From: Leo Broukhis (email@example.com)
Date: Tue Jun 10 2008 - 04:08:51 CDT
> The lowercase T is not exactly weired if you know cyrillic history. In
> cursive, it's actually still reflected. This shape originates from
> exaggerating the vertical half-serifs on the horizontal T-bar,
> originally motivated by the attempt to make the T clearly distinct
> from the cyrillic Ge.
And, in this book virtually indistinguishable from the cyrillic Sha.
As much as I am able to speed-read a text using the old Russian
orthography with yats, yers and dotted i's, this T throws me off.
> Now, the glyph you have demonstrated could be either considered a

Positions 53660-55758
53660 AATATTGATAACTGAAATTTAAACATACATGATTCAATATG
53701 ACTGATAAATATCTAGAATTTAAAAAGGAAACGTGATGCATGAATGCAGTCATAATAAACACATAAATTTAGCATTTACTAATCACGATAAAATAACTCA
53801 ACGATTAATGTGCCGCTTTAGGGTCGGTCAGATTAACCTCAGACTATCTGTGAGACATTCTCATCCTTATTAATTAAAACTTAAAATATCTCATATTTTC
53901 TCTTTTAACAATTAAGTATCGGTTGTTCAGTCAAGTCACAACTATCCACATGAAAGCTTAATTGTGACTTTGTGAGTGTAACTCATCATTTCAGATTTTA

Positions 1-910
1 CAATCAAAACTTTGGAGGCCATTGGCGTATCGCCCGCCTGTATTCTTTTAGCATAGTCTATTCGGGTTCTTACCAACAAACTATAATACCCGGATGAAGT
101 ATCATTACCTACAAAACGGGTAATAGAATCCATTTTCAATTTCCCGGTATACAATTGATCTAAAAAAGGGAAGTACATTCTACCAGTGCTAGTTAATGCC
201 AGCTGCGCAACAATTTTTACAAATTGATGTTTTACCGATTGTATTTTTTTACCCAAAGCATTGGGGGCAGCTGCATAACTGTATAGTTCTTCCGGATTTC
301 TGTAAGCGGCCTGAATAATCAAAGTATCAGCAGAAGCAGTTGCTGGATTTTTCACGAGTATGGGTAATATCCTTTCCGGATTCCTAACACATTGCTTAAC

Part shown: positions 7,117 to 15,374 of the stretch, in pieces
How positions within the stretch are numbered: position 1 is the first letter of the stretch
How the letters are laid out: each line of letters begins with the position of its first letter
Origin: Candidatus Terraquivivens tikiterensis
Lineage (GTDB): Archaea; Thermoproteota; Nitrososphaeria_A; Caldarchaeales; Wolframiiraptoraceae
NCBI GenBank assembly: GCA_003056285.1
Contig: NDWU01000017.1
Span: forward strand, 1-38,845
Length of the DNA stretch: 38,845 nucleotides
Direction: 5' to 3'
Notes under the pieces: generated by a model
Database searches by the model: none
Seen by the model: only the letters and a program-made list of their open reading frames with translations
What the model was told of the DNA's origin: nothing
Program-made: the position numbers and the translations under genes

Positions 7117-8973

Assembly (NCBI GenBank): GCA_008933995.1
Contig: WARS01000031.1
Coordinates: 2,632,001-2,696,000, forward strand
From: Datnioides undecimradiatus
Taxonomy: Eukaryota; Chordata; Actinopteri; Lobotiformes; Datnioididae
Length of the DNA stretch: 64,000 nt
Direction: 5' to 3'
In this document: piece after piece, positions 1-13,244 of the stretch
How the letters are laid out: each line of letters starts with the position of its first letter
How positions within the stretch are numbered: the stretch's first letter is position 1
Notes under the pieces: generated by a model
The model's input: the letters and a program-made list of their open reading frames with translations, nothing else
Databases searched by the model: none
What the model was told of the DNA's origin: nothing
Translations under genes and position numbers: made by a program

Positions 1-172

> "undirectional/unpaird guillemet-type quotation mark", which could be
> eligible for encoding, or it could be considered a glyph variation of
> the RIGHT POINTING guillemet in analogy of the Swedish and Finnish use
> »Quotation comes here»
> --- I'd personally prefer the latter notion.
This kind of makes sense, as each line of a long quoted sentence is
often (but not always even within a chapter) marked with the
Увидѣвшись наединѣ съ
Меналкомъ, сказалъ онъ яму: »бра-
» тецъ ! всѣ сосѣды говорятъ о
» твоей жертвѣ, которая достойна
» твоей добродѣтели, ...
(Very Usenet-style, I'd say.)
And I'll guess that the Russian secular typography tradition was
borrowing from the Swedish at that time. Thus, as there is no special
codepoint for the unpaired Finnish-Swedish guillemet in current usage,
it would be unwise to request one for the unpaired Russian guillemet.
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